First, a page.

Wildlife Conservation Society-India in collaboration with the Karnataka Forest Department (KFD) conducted a two-day training programme for the officers of KFD at the Daroji Sloth Bear Sanctuary from December 13. The workshop was held to sensitise KFD staff about wildlife laws in the country, its enforcement and the role played by them in successful combatting of wildlife trafficking.
The training began with Sahila Kudalkar, program manager, Counter Wildlife Trafficking (CWT), WCS-India, detailing the issues in effective implementation of the Wildlife Protection Act, 1972. The session gave participants a brief overview of the work undertaken by WCS-India.
Participants at the wildlife trafficking workshop
Praveen Bhargav of Wildlife First, a conservation advocacy organization, followed up with the scheme of the act and detailed relevant provisions relating to wildlife crime. He also explained the nature of the crime, the penalties attracted under the act as well as the powers and responsibilities laid down in it. He also conducted an engagement session on different kinds of wildlife crimes within a protected area.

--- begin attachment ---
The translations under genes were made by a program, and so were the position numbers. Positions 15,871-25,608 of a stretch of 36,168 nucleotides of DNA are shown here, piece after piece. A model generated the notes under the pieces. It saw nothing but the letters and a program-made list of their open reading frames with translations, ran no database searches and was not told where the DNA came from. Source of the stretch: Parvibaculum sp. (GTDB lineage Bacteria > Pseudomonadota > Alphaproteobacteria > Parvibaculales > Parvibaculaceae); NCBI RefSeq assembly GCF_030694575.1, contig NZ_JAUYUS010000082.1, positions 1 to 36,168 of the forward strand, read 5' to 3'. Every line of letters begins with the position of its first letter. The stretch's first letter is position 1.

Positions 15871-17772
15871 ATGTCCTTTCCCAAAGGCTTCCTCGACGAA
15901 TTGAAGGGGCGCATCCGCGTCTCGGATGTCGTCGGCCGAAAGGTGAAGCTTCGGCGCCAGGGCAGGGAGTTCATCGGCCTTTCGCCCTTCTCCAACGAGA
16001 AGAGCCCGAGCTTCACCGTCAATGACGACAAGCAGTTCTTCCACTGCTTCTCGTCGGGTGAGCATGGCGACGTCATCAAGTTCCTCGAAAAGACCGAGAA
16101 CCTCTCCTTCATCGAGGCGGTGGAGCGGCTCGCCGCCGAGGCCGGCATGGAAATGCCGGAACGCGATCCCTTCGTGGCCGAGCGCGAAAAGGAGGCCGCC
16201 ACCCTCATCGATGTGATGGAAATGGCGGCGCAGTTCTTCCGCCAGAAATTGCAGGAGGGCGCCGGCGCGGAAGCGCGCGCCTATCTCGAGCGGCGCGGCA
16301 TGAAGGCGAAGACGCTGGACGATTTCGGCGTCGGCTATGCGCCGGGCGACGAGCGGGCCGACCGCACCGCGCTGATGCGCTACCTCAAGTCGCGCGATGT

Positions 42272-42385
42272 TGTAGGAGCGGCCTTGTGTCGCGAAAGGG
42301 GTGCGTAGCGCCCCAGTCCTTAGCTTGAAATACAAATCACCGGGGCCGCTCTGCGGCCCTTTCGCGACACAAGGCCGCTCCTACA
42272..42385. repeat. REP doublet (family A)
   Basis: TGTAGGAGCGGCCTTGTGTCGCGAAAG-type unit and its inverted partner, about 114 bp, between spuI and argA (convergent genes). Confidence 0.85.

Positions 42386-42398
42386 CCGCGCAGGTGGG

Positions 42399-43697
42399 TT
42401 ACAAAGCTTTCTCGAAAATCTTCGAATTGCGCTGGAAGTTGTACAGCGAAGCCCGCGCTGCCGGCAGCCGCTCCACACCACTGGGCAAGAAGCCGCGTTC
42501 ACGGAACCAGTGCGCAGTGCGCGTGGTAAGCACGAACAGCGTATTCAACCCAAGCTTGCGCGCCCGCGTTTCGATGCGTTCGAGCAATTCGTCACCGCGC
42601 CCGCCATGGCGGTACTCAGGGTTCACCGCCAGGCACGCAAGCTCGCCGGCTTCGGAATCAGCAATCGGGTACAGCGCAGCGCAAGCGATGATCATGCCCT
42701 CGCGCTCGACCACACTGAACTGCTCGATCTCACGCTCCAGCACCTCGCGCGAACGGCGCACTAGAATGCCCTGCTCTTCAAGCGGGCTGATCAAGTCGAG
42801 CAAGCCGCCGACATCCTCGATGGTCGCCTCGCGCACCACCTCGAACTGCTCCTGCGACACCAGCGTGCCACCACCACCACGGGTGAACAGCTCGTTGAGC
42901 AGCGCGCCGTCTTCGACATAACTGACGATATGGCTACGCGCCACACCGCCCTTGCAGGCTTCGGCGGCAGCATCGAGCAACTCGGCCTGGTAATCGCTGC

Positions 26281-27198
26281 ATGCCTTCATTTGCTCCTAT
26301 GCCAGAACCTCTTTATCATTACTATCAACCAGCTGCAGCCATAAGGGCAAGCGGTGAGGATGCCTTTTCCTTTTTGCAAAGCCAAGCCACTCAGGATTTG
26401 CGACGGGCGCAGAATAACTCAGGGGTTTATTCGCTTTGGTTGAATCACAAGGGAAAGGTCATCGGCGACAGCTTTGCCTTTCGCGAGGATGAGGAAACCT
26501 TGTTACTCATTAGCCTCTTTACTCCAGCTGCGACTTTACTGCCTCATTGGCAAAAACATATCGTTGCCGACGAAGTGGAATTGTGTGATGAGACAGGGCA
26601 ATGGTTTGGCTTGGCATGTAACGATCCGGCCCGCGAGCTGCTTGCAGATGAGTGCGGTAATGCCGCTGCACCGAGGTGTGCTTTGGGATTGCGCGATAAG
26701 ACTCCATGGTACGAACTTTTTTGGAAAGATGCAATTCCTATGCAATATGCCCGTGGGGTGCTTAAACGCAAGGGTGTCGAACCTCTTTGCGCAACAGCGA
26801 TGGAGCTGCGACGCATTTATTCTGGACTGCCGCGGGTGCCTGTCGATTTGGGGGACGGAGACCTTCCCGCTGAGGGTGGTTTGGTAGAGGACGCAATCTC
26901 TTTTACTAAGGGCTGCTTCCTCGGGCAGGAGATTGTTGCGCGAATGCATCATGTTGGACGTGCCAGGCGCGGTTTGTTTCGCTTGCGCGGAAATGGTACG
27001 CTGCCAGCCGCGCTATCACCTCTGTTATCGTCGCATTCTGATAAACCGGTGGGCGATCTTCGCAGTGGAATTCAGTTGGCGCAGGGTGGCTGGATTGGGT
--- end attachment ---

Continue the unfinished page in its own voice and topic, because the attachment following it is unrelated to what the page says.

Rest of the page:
The workshop focused on effective patrolling strategies, wildlife crime investigation cases, approaches that officers adopt to carry out thorough investigations, filing of complaints and elements that make up a good and sound complaints. The session stressed upon the need of water tight investigation to ensure better outcomes in judicial system.
Praveen Bhargav addressing the participants
Praveen also gave an outline of the way a complaint should be drafted and stressed on areas which are often overlooked leading to discrepancies in the complaint.
Sahila conducted a session on identification of commonly trafficked wildlife, their parts and products. The session gave participants examples of commonly trafficked species such as the tiger, elephant, pangolin etc., and explained methods of identifying the said species.
Participants taking part in interactive sessions
Under a field exercise, the participants were divided into three teams and mock crime scenes were set up. The teams were asked to investigate the crime and fill out a Wildlife Offence Report based on their investigation. The session was conducted in Kannada so as to reach a wide audience and saw great reception with the participants interacting and asking questions.
The workshop ended with a discussion on the issues the participants had faced, and experts came up with suggestions on how to make patrolling more effective.